You Won't Get What You Want by DaughtersRelease date: October 26, 2018
After eight years away the prodigal Daughters return with the snotty provocation You Won’t Get What You Want. See now, that kinda depends there don’t you think? Are we talking about a general life rule or just this new record? Turns out what they’ve brought for us here is a weighty slab of bruising, intelligent noise rock. Maybe we didn’t know we wanted it, but here’s plenty to enjoy about it all the same.
They stick with the defiant shrug of the title as the album opens with a minute and a half of tense drone and isolated drum beats before ‘City Song’ crashes fully into motion. An insomniac headache beset by aural hallucinations and moans, its final minute twists its electronic pulse into squealing crumpling shapes. It screeches to a halt leaving Alexis Marshall sleep mumbling while wide awake. ‘Long Road No Turns’ is a more pummeling attack, a nauseous swirl, relentless anxiety. ‘Flammable Man’ and ‘The Lord’s Song’ bring short blasts of horror scree, grating guitars and synths on stun.
It’s tempting to ignore the band’s history but the weight of it and the resulting confrontation of expectations is right there in the album’s title. So here goes, like plenty of other people I discovered Daughters through their last, self titled, album by which time the band had already fallen apart. It’s a good record, if you don’t know it, check it out. It seems that their falling out was in large part down to actual ‘musical differences’ about the record rather than the traditional euphemism for “I hate your guts and wish you all dead” we’re used to. Although there’s bound to have been some of that too. It hasn’t really taken eight years to patch things up either, everyone was friends again by 2013. It’s taken them five years to make this album because life, illness, jobs and other bands got in the way.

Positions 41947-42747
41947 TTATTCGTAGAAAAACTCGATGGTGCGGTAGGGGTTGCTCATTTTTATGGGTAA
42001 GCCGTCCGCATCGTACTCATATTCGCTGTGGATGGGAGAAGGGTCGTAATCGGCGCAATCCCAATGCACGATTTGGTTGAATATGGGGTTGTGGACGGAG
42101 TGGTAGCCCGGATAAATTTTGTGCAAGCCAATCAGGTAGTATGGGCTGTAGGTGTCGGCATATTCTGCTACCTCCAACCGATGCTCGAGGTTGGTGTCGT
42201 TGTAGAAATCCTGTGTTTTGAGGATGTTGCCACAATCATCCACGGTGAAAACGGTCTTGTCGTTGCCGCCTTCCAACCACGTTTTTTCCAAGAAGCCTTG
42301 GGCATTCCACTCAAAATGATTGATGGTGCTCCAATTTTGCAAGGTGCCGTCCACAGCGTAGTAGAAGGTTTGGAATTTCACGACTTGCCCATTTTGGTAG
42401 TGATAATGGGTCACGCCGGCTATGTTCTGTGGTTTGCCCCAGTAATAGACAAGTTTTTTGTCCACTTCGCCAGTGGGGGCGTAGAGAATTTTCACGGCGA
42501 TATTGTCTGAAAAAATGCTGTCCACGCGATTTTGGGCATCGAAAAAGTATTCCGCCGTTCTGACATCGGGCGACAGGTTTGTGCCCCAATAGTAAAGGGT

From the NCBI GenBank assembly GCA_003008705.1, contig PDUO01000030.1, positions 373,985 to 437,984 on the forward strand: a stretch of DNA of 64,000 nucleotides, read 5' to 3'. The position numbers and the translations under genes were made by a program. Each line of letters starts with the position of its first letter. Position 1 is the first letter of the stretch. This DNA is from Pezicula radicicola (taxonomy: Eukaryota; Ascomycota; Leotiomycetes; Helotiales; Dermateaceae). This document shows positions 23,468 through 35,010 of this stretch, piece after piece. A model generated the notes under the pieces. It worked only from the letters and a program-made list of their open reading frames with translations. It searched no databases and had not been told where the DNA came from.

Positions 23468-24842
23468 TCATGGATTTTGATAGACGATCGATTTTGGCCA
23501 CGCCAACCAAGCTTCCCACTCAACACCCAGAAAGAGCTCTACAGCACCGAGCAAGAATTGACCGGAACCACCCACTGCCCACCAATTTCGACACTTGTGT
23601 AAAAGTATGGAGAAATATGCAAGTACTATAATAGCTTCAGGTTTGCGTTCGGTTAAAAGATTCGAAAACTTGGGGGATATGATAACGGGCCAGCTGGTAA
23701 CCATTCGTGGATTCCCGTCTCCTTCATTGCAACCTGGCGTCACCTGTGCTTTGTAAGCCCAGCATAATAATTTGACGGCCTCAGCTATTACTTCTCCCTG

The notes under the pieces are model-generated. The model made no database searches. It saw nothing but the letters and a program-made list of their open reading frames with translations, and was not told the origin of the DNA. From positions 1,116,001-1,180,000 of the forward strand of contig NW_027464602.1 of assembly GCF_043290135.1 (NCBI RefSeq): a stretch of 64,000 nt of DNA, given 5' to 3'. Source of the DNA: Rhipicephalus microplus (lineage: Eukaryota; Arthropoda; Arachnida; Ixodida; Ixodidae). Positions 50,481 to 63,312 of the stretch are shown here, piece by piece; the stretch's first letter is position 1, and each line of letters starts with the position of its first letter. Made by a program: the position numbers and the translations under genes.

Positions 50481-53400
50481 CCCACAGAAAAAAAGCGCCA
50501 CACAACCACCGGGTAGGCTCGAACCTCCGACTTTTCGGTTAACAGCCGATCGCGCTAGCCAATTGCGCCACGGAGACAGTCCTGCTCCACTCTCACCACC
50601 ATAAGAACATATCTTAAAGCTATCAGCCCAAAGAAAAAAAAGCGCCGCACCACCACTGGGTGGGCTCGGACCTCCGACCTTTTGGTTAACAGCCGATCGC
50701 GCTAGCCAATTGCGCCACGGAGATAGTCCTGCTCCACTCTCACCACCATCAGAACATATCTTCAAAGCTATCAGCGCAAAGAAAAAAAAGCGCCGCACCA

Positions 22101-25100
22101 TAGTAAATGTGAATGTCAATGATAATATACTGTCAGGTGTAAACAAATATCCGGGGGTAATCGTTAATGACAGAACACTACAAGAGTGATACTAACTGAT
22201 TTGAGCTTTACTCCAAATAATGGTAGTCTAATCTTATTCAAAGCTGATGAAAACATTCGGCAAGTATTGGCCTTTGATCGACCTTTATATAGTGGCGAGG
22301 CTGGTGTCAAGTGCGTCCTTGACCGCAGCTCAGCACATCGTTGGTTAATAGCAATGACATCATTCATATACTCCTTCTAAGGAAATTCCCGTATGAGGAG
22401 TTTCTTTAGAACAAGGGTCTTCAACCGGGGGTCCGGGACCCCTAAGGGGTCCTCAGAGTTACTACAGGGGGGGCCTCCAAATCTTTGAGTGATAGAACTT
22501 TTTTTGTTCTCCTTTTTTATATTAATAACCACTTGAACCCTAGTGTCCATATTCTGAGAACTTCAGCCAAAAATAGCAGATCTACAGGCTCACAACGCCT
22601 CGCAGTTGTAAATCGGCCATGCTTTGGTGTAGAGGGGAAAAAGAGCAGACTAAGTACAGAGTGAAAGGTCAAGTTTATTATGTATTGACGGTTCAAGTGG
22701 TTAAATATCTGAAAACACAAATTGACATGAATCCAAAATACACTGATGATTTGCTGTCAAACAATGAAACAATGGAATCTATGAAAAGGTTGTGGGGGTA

The first track to appear ‘Satan In The Wait’ is a seven minute epic steadily churning forwards. Marshall declaims a tale destined to unravel over multiple listens while being pushed down into the track by a bright, circling synth line. The other tune trailing the record, ‘The Reason They Hate Me’, is a more down the line noise rock rager with a pleasing shot of Jesus Lizard punch and swing about it. “Don’t tell me how to do my job” Marshall snarls as the synths mutate into screaming metal seagulls. Elsewhere ‘Daughter’ is more spacious and cinematic, a jazz noir mood eventually overtaken by horror soundtrack synth. The menacing deep pulse and noise bursts of ‘Less Sex’ even has something almost Depeche Mode about it weirdly enough.
On the closing ‘Guest House’ the pounding drums, desperate vocals and claustrophobic wall of noise gives way once again to ominous waves of synth. For the most part You Won’t Get What You Want is an intense and breathless ride through dark and unfamiliar neighbourhoods. Honestly, if you liked their last album and you wanted a new one then, despite protestations, this pretty much gives you what you want.